You can learn a lot about Lakewood's new Root Café from the bathrooms. Proprietors Bobby Breitenstein and Julie Hutchison hired artists to stencil boys' and girls' faces on their respective bathroom walls — but not any old faces. They're drawings of friends and regular customers — the people who gave them faith to keep working toward their vision of a west-side vegetarian café for nearly three years, even as the sour economy stacked the deck against them.
The shop is the next stage in the evolution of their business, which started as the Lakewood Phoenix Café. It began serving coffee drinks and pastry from local bakers just before Christmas, but the real evolution will come as the year progresses, and the local-foods-oriented vegetarian kitchen opens. They'll continue to serve locally roasted Phoenix coffee, even as the restaurant menu evolves. They are in the process of transferring a beer license and will eventually sell a selection of microbrews.
Hutchison bought the Lakewood Phoenix in 1999. With an acoustic jam night each Monday and open mic hosted by Xela each Tuesday, it became a hangout for musicians, artists and social activists. Half a dozen bicycles were routinely parked outside. But the old storefront was cramped. A single aisle between two rows of tables led back to the coffee bar and cash register; the same aisle led back out. Musicians performed in the small bay windows, but they were a tight fit even for two performers. In the evening, customers would spill out onto the sidewalk. The Root has double the space and triple the seating capacity.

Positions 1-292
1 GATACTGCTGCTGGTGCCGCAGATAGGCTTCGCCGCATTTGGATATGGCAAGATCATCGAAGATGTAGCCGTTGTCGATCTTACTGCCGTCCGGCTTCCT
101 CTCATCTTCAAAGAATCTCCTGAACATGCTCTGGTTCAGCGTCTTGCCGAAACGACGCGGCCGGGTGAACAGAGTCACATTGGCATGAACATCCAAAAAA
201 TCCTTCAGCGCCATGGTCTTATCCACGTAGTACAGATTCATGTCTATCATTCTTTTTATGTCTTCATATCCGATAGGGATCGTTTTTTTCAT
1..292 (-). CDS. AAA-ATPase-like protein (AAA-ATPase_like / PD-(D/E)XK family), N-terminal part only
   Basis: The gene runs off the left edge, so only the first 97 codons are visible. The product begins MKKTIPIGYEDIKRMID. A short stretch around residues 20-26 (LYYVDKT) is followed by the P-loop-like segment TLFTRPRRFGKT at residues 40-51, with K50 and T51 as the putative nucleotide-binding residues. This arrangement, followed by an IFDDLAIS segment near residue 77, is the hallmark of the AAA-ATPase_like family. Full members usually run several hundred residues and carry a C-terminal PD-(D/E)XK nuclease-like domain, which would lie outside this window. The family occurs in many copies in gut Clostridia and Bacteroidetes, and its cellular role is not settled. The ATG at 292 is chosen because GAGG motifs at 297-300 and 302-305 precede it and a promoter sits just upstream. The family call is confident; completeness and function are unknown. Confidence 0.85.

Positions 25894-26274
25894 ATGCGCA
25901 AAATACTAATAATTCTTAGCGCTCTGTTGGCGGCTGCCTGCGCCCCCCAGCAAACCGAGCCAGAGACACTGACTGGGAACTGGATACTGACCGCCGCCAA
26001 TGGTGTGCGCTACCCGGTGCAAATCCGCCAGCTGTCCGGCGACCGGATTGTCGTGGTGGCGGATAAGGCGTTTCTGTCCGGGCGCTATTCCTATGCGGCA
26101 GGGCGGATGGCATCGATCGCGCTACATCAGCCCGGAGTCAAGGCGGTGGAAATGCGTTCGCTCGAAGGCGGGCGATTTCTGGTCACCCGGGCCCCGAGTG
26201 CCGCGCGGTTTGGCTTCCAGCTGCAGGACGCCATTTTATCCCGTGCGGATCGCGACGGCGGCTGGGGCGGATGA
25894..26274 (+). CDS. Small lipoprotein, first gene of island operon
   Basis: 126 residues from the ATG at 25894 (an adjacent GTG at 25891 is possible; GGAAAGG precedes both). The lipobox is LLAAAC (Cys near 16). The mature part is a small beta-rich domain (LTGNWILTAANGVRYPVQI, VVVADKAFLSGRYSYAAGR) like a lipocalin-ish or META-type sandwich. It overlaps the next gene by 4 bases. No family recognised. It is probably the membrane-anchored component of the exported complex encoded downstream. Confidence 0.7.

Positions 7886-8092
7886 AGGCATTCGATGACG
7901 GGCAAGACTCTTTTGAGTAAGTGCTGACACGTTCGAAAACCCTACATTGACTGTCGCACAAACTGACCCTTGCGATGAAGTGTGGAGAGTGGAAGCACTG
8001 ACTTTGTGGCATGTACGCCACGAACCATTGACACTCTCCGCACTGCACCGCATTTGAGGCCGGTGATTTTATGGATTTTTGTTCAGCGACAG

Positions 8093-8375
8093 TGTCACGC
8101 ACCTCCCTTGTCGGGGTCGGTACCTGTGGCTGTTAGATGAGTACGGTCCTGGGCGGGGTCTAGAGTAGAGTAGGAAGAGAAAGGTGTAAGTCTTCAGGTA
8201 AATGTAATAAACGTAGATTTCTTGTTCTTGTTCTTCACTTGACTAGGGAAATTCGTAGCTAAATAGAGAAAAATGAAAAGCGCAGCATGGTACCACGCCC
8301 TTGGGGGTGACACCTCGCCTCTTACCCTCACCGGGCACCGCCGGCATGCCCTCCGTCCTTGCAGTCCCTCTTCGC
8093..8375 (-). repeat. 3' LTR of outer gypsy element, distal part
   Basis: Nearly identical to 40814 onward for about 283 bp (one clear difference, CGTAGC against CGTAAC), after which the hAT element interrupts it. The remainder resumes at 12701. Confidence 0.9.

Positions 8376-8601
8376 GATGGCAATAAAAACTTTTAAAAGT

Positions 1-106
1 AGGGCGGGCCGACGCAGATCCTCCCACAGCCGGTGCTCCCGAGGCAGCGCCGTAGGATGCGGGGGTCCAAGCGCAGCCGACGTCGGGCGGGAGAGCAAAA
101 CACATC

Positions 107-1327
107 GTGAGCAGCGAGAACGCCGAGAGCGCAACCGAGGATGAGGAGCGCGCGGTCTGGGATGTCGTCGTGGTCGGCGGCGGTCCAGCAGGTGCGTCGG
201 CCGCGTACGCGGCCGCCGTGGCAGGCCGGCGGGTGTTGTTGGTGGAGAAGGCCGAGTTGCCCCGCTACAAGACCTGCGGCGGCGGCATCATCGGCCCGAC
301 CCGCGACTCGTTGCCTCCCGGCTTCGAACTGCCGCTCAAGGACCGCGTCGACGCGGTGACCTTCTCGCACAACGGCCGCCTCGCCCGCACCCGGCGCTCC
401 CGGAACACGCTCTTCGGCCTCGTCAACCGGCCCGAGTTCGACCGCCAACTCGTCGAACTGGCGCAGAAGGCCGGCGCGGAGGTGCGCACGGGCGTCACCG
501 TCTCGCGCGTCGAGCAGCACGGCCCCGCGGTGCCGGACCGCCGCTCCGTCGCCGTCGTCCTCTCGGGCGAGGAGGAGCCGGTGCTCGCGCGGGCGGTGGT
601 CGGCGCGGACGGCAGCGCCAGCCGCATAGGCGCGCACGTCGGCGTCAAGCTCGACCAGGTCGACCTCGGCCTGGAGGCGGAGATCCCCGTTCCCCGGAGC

Hutchison says the idea to reinvent the place as a vegetarian restaurant dates to 2005, when she and Breitenstein married and started their family. "Bobby was working other jobs, and we wanted to be able to focus our energy in one place," says Hutchison.
They began discussions with the landlord in 2007, signing a lease in spring of 2008 — just as the economy tanked and credit got scarce, even for established, stable businesses. But friends and family members pitched in to start construction in June 2009.
The resulting restaurant offers personality and craftsmanship everywhere you look. Ceramic artist Greg Aliberti, whose installations are also at the West 65th Street Rapid Transit stop and other RTA locations, used a combination of stock and handmade tile for backsplashes and other surfaces. In addition to the pipes, plumber Anthony Bocchicchio made ironwork tree sculptures that support a bar in the front window.
The interior woodwork is recycled wood, including baseboards and pews from a nearby church, and a bookshelf Breitenstein built of reclaimed studs from the interior renovation. Artist Nathan Melaragno worked with carpenter Joe Gallagher to make an art-display wall out of old slat board, its top edge cut in a wall-sized panorama of the Cleveland's downtown skyline.
Then there are the bathrooms. Melaragno collaborated with Haley Himiko Morris to collect photos of regulars at the old Phoenix, including some who have moved away. Projecting line art made from the photos, they hand-painted stencil-style portraits. Odds are on any given evening, some of the people depicted are sitting in the shop. The portraits don't quite fill the walls, and Hutchison says that adding faces will be an ongoing project.
But the biggest news is the expanding menu. Hutchison says that chef Nonni Casino inquired about the new project last summer, when she saw signs promising vegetarian food. "It was synchronicity that brought her to us," says Hutchison. "She just inherently brings so many of the values we want to represent." That includes "food that's whole, organic and easy to know."
Initially, that means salads, breads, pizza and sandwiches, eventually expanding to include vegetarian cuisine from Native American and Mediterranean cultures, using seasonal produce. Hutchison, Breitenstein and Casino are in the process of identifying sources for their ingredients, which will be locally and organically grown whenever possible. They plan to deal with City Fresh, among other suppliers.